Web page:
Finally, we demonstrate that our predictor significantly distinguishes various types of disease-associated mutations obtained from Mendelian diseases, driver and passenger cancer mutations and common neutral ones. Interestingly, these results highlight the relevance of stability effects of mutations on domain folds and their interactions to the prediction of disease phenotypes. However, other relevant cellular factors, such as expression or protein essentiality, should be taken into account [55]. Therefore, ELASPIC should not be taken as a predictor of disease mutations, such as the sequence-based methods MutationTaster [56] or SNAP [57], since it was trained to predict stability rather than phenotype effect of mutations. However, we anticipate that the integration of physicochemical-based stability effects with genome wide information has the potential to provide more accurate predictions of disease phenotypes and better knowledge about the cause of the diseases at molecular level.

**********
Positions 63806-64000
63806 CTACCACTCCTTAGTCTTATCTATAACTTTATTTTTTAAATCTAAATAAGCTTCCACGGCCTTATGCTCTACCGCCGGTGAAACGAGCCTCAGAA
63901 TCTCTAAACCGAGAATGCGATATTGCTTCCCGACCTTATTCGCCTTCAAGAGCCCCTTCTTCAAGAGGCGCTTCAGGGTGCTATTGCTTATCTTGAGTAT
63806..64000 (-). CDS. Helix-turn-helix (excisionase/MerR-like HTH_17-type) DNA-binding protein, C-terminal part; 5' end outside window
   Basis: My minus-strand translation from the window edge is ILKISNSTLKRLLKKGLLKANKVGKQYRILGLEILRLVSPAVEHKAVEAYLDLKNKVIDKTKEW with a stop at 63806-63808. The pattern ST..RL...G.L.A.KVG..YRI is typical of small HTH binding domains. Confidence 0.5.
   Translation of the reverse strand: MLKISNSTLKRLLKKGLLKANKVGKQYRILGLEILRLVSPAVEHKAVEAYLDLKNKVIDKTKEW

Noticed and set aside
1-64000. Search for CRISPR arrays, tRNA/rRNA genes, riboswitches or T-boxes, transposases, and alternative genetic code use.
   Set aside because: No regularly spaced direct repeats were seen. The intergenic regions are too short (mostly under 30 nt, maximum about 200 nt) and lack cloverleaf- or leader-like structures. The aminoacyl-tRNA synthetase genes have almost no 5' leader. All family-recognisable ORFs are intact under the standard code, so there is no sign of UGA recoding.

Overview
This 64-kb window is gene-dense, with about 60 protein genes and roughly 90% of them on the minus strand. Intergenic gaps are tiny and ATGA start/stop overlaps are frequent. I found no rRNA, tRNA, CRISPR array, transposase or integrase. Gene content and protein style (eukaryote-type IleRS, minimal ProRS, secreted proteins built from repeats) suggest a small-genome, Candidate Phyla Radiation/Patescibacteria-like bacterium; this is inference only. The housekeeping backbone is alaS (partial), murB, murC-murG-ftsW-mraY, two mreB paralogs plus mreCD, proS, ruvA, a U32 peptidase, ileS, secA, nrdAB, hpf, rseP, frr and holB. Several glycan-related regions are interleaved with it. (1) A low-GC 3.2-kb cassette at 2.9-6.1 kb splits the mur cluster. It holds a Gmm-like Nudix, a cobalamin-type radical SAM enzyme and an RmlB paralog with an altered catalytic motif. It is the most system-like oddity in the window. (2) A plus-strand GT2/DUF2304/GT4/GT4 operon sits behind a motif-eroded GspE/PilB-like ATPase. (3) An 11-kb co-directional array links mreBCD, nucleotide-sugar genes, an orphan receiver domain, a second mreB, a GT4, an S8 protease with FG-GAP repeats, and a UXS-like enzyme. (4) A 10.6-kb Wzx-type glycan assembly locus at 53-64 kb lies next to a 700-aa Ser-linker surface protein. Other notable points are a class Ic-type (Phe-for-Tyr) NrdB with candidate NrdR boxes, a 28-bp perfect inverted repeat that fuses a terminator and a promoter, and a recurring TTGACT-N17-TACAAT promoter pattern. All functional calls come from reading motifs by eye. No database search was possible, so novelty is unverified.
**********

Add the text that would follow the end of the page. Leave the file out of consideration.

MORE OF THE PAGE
Materials and Methods

Experimental Datasets

Core mutations.

To predict the stability effects of mutations in protein cores, we trained our core method on ProTherm [12], a thermodynamics database of protein and mutant stabilities. The list of proteins was curated at 90% identity using CD-HIT [58] in order to avoid biases in the training set due to over representation of some complexes. If multiple measurements were available, we selected values in kcal/mol near physiological conditions. Our modified ProTherm dataset used for training consists of 3,463 mutations in 159 proteins with crystal structures. To evaluate the performance of our core methods against other existing methods, we could not use our modified dataset, since these methods are not available for re-calculating them with a new training set. Alternatively, we used two benchmark datasets derived from old versions of ProTherm [12] to evaluate our core method against Popmusic2.0 [24], ProMaya [31] and Prethermut [44]. The Dehouck_09 [24] dataset consists of 2,636 mutations in 134 proteins, and Potapov_09 [19] dataset consists of 2,104 mutations in 79 proteins. To avoid redundancy, Potapov_09 selected the mean of multiple measurements, whereas Dehouck_09 employed a weighting scheme to prioritize mutations that were measured in or near physiological conditions.